This was an excellent book with many layers of plot. Too many, really, to begin to go into. The Gurkish threaten from the south and Bethod’s northmen are still at war with the Union in the northern reaches. The Union is threatened from all sides and internal politics threatens from within, making for troubled times.

This was a fantastic book and a fantastic series as a whole. If you’re looking for some intense fantasy reading and somehow haven’t read Joe Abercrombie (or this series in particular) you should consider putting it in your TBR pile. This is a perennial favorite amongst fantasy readers and is so frequently recommended on every bookish site I visit that I decided to give the series a read. I had read the first book (a ratty, used library copy) 6 or 7 years ago and I must have been younger and less wise, because I didn’t binge read the series right then. I have now remedied that error and couldn’t be more glad.

Currently Reading: 3/25/19

Cover- Sixteen Ways to Defend a Walled City

Sixteen Ways to Defend a Walled City by K.J. Parker

I requested this book because I liked the title and I have no regrets. I’m only 50 pages in as I type this but I can already tell I’m going to love this book! The main character Orhan just clicked with me and judging from the tone of his narration, I’m going to enjoy this.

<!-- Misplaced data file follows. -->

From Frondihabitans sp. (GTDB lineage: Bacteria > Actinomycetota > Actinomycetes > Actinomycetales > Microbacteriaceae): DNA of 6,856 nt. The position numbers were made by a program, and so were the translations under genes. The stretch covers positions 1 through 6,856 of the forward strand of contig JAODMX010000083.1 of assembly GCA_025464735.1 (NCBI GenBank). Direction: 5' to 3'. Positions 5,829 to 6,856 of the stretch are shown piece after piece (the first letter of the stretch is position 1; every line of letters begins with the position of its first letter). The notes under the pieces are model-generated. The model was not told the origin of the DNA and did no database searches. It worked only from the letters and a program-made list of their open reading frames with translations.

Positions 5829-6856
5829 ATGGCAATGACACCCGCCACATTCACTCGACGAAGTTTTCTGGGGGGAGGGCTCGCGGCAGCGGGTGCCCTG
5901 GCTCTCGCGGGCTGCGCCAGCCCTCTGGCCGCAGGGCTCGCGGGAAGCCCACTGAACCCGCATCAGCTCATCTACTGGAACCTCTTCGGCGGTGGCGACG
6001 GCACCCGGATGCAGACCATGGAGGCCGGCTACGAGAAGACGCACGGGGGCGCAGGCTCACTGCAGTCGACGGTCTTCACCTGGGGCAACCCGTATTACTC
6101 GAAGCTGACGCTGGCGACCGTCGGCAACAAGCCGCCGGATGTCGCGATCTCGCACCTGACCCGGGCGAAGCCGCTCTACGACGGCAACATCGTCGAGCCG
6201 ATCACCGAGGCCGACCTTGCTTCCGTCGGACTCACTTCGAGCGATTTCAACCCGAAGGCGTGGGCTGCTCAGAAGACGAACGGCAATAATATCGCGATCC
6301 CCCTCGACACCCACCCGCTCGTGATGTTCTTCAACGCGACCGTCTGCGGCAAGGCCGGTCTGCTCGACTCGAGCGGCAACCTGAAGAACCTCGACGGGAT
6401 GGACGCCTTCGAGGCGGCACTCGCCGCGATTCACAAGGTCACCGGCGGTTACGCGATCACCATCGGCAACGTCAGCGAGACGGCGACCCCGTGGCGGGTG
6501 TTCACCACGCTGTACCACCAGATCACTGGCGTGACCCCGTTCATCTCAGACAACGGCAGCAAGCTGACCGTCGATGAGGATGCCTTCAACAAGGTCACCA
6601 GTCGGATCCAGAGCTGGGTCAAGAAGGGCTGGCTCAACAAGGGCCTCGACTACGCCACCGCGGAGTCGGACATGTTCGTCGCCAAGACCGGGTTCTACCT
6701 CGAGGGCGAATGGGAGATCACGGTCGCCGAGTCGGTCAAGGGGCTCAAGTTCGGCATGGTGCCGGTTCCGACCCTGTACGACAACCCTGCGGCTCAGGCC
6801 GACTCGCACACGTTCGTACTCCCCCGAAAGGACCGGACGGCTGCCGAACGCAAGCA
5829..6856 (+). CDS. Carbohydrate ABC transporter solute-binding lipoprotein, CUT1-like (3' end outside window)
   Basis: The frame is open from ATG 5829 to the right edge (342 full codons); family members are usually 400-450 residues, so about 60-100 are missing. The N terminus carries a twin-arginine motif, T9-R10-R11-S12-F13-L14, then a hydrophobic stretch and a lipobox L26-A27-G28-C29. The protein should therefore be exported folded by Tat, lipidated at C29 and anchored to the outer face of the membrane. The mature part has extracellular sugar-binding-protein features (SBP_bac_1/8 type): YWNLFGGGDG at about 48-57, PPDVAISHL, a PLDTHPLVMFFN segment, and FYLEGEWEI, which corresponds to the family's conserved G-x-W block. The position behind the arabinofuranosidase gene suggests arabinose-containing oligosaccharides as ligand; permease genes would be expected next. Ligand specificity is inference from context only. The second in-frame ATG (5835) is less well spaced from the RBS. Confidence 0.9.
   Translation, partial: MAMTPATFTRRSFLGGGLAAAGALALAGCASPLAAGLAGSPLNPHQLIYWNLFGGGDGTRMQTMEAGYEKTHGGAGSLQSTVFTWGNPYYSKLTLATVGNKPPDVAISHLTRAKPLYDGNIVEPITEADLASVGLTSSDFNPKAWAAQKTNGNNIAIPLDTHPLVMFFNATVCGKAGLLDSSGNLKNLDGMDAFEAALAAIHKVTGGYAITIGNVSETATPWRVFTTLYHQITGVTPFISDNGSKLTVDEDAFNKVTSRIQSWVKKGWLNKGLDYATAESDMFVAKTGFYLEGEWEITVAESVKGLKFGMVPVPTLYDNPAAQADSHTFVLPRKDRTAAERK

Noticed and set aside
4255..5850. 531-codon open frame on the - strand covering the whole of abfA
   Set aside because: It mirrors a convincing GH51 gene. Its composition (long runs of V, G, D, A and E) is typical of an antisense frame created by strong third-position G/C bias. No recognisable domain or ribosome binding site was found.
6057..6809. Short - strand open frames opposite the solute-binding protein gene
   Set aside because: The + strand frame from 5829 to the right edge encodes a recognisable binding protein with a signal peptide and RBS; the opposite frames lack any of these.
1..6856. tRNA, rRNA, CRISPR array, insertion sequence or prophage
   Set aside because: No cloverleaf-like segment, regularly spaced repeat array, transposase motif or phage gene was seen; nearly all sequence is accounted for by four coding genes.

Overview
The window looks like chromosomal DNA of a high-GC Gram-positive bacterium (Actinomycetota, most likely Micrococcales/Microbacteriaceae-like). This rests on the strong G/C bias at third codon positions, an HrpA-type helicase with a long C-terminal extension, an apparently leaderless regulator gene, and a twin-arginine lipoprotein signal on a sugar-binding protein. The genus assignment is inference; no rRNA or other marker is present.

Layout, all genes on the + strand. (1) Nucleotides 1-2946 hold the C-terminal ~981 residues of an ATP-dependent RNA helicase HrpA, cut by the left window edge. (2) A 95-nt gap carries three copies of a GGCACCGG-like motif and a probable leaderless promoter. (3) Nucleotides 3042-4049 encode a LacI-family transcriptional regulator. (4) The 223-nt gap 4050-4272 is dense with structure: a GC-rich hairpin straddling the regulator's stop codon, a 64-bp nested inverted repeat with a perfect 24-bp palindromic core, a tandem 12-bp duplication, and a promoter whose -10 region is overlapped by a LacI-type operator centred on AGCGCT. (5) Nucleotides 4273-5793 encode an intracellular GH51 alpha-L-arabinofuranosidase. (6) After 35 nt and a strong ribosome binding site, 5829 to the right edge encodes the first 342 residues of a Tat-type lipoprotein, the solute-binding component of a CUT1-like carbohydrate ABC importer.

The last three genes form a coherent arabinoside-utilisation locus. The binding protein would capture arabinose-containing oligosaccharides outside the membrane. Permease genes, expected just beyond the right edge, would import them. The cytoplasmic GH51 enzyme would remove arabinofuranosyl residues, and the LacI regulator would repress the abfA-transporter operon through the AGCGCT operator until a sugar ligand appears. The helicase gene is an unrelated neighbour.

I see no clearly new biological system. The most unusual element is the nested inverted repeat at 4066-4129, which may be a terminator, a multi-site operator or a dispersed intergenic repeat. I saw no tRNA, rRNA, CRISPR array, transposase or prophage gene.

Cover- Vicious

Vicious by V.E. Schwab

How have I waited so long to read this book? I’m absolutely loving it! Morally grey characters with extraordinary abilities are out for vengeance, and the origin story is on point.

A Memory Called Empire by Arkady Martine – Review

Cover- A Memory Called Empire

Published: March 26, 2019

Publisher: Tor Books

Series: Teixcalaan #1

Genre: Science Fiction

Pages: 462 (Hardcover)

My Rating: 3.0/5.0

A copy of this book was provided by the publisher in exchange for an honest review.

Synopsis:

Ambassador Mahit Dzmare arrives in the center of the multi-system Teixcalaanli Empire only to discover that her predecessor, the previous ambassador from their small but fiercely independent mining Station, has died. But no one will admit that his death wasn’t an accident–or that Mahit might be next to die, during a time of political instability in the highest echelons of the imperial court.

Now, Mahit must discover who is behind the murder, rescue herself, and save her Station from Teixcalaan’s unceasing expansion–all while navigating an alien culture that is all too seductive, engaging in intrigues of her own, and hiding a deadly technological secret–one that might spell the end of her Station and her way of life–or rescue it from annihilation.


A Memory Called Empire is something I’ve wanted to read since I first saw the cover. I mean, the star feature is the sci-fi equivalent to the Iron Throne and I just couldn’t resist. And then the synopsis…. A murdered ambassador and deadly secrets? Say no more!

This book basically shoves you off a cliff into a convoluted alien culture which isn’t necessarily a negative. I like piecing things together as I read along and info dumps are rarely an elegant addition to any story, so in many ways this worked for me. The learning curve with this book was quite steep though and I can see that this probably won’t work for everyone.